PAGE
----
More Conga Expertise!

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More Conga Expertise! Second Line on Conga Technique.

Your hands have never sounded so good… In the “First Line….,” we talked about some general approaches and philosophies that will keep you out of the emergency room. Let’s get specific about conga sounds and the mechanics of each in playing. By the time you’re done here, you’ll know all of the basic sounds and even a few tricks of the trade.

-Open Edge Tone – Place four fingers on the head around “4:30” and “7:30” (as if the further point on the opposite side of the drum were “noon”). With you fingers firmly together, use your wrist to produce the sound and let your fingers “bounce” off the head. Don’t just propel your hands onto the skin and expect things to happen! Experiment a little with “snapping back” the fingers, placing more emphasis on the “up” or “bounce” motion. This will open up the drum’s sound a little more. Remember to always start with the wrist in the same place (wrist low, fingers high). You can’t go wrong.

-Closed Edge Tone – same deal as above, except no bounce. Stop your fingers on the head, not letting it resonate. Simple enough, but hard to do when mixed with Open tones. This will improve your “touch” on conga. (Note: This is not the sound known as the ‘slap’!)

-Center – Fingers together, a little cupped, “drop” your hand in the middle of the head. It will be a thud and this is pretty close to what you will want. After a little getting used to, your hand will just bounce right off the middle of the drum while you’re playing patterns.

-Slap – Ah… The ever-elusive slap! First, get away from the drum. To prepare, place one hand over the other (in an ‘X’) such that your fingers are tightly together at the far side on the back of the other hand. Do some Closed strokes and listen. Now, ‘lean’ a little with those same fingertips, ‘grabbing’ at the far side of that bottom hand. Listen again… Hear a difference? You should hear a little more “pop” in the sound. Approach the drum… Do this little “grab” with your middle finger tip toward the center of the drum head, shooting for that biting, closed, tight slap sound. A little practice, and you’ll be slapping like a pro. (Oh, and don’t forget to practice slapping with the other hand!)

+Be careful of your thumb! You will want to keep it away from the head and rest the outer part of your hand on the drum while striking it. And a little tip for really tight, poppy slaps: cover part of the head with the hand you’re not using.

-‘Heel-Toe’ – This can be a real asset as timekeeper and fills the void in spread-out patterns. The bottom of each hand below the palms are the ‘heels’ and the fingers, held tightly together, are the ‘toes.’ Rest your hand on the head with a slight cup and rock between ‘heel’ and ‘toe’ – you’ve got it! Mix and match between the hands during patterns.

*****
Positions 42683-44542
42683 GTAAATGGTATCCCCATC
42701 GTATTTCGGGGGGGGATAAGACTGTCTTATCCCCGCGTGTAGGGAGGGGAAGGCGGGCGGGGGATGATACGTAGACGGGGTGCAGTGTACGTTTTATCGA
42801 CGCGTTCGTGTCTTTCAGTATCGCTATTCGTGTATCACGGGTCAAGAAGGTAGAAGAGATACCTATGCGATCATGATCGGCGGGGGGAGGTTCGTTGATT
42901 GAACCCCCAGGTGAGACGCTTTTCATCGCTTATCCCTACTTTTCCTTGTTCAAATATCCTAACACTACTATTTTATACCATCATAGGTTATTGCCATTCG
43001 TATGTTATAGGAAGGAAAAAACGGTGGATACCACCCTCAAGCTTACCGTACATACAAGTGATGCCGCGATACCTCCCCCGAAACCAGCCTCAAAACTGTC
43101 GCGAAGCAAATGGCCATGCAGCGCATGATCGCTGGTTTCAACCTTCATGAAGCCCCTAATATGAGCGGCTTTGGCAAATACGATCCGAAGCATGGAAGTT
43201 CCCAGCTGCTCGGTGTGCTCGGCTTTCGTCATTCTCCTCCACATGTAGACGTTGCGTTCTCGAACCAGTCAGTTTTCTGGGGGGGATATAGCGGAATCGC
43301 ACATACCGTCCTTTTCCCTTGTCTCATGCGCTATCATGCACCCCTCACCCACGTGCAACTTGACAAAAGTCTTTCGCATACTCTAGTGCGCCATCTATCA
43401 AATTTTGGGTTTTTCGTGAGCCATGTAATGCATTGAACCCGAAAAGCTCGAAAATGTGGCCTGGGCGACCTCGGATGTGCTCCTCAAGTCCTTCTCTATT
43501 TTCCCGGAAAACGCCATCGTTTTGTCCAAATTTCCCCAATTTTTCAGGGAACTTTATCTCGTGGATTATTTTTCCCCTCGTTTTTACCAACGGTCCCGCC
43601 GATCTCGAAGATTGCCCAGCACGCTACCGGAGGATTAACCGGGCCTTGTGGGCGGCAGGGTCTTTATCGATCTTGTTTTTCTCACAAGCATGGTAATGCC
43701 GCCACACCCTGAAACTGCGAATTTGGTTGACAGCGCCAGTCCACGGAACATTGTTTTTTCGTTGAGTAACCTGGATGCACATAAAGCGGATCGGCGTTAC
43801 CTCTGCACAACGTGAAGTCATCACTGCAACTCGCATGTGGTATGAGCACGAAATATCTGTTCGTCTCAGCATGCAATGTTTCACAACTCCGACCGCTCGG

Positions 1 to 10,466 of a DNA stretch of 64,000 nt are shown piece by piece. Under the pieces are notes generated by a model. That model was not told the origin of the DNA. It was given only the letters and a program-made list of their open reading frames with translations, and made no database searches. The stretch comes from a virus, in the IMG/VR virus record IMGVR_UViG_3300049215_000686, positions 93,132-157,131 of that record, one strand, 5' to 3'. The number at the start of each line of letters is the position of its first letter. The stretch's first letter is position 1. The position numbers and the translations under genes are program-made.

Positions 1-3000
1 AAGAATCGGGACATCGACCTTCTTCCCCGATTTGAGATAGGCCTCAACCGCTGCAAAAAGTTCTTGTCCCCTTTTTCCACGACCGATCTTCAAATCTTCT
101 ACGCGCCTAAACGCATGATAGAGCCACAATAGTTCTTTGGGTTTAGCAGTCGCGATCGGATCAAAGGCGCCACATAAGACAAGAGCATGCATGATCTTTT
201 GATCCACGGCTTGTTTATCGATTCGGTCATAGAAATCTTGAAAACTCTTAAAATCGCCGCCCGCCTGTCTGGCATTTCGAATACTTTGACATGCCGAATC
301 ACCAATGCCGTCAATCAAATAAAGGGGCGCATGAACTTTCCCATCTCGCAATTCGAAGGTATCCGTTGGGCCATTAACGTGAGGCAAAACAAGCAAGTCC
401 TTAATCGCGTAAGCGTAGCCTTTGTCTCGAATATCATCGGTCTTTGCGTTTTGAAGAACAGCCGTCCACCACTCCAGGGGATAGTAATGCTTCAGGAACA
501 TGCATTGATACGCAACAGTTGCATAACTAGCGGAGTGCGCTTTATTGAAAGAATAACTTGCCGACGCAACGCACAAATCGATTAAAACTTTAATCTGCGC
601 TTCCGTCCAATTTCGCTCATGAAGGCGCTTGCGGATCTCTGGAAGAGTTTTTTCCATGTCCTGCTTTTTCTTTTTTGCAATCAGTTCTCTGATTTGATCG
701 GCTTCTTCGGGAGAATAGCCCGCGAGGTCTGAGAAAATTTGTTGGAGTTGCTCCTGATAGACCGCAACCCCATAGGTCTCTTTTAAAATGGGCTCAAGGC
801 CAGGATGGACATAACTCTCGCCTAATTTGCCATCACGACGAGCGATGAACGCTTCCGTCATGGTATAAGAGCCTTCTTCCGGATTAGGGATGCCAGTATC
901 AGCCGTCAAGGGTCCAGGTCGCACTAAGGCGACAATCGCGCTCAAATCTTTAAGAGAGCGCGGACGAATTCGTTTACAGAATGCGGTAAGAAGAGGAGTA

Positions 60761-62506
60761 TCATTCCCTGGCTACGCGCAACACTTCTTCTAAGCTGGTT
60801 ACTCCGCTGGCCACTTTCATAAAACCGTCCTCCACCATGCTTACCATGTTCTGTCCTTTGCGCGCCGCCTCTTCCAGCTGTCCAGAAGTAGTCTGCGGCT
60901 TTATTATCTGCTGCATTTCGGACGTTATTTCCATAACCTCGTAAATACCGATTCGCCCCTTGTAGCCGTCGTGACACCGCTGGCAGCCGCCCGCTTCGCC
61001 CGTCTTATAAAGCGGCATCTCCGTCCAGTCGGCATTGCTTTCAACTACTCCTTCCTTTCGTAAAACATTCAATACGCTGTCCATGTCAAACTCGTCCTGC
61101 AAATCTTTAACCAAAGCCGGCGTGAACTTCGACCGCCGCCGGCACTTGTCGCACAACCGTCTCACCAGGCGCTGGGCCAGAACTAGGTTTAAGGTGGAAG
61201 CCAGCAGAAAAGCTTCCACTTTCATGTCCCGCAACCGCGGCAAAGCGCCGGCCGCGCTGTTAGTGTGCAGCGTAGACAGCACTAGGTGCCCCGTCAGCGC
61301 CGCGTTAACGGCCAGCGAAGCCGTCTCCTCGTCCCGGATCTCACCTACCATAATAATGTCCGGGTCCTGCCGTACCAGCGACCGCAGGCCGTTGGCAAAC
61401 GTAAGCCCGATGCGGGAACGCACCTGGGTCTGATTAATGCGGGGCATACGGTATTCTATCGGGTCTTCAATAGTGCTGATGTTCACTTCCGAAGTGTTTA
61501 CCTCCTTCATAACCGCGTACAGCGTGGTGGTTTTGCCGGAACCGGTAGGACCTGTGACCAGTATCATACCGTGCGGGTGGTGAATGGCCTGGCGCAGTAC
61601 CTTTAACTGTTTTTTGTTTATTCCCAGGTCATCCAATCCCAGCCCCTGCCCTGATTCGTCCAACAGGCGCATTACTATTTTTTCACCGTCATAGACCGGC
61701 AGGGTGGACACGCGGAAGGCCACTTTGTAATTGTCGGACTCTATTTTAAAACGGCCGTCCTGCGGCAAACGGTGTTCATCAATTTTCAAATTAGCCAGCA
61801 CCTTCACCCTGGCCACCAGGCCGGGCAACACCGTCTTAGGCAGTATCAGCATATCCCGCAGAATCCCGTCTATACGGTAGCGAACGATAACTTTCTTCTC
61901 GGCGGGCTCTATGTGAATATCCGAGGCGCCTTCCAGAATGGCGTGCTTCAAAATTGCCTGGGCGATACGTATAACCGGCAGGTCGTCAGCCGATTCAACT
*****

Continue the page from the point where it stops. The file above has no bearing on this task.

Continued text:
+An advanced application of heel-toe: Try ‘heel-heel-toe-toe’ alternating hands so it becomes ‘R-L-R-L’ or ‘L-R-L-R.’ (R=right, L=left…) From there, go to ‘heel-toe-toe-heel’ (same hand order), continually cycling and at all times alternating between hands. Sped up, this is a conguero’s roll. At lighter speeds, throw in different combinations of conventional rocking (h-t-h-t, one hand) and this alternating approach and you have the making of a texture appropriate to many settings. (Beats sitting in the emergency room at midnight, eh?)

These are most every sound you’ll want to experiment with at first. Next time, we’ll get into some more intricate patterns and ways to really build your chops up to and through them.

Go. Drum./BF

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Ray Archie

Ray Archie is the Executive Director of Notes to the Soul, Inc. is infinitely the musicians’ advocate. It comes from the heart as Ray is also a musician who plays cello, bass, & piano and has performed internationally with Leonard Bernstein, Michael Tilson-Thomas, LSO, SF Symphony orchestra, & many others. Ray crosses the boundaries of classical, jazz, rock, hip-hop, and soul music. Ray is an award-winning musician who has toured extensively worldwide since age 12. He has over 30 years of music industry experience, 12 years of broadcast experience, created large-scale consumer-facing products and has set international standards for audio.